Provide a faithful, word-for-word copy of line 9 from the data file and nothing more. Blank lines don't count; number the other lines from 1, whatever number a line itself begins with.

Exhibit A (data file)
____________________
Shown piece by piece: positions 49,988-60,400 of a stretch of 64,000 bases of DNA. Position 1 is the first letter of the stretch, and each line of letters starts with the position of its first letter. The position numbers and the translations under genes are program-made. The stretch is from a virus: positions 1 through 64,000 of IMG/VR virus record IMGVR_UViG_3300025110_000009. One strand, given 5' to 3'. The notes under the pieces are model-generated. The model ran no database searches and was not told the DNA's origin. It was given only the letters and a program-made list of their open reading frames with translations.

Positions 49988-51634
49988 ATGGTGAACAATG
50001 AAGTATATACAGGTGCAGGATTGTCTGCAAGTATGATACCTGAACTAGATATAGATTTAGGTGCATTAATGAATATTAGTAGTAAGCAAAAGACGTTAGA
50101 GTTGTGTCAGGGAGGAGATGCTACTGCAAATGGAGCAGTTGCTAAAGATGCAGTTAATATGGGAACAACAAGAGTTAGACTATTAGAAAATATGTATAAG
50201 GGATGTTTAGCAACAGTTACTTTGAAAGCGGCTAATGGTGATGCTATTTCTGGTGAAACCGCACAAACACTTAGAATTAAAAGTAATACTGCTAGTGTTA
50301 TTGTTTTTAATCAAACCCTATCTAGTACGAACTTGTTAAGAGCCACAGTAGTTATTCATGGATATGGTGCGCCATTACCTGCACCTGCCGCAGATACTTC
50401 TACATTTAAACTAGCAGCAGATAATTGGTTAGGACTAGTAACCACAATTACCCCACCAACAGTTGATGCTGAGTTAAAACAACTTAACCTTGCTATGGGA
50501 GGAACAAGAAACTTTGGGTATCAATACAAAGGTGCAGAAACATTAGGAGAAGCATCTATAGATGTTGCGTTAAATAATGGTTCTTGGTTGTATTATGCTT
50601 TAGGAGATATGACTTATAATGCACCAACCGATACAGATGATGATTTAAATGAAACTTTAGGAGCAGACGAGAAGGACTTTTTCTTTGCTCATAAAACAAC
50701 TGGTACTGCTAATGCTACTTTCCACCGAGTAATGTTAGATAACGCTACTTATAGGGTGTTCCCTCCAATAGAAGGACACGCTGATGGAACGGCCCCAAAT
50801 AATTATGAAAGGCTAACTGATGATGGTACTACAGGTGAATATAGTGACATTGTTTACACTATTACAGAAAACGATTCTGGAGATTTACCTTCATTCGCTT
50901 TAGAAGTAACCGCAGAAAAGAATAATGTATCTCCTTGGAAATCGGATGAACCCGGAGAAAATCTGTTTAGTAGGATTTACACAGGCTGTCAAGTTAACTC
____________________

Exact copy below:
50501 GGAACAAGAAACTTTGGGTATCAATACAAAGGTGCAGAAACATTAGGAGAAGCATCTATAGATGTTGCGTTAAATAATGGTTCTTGGTTGTATTATGCTT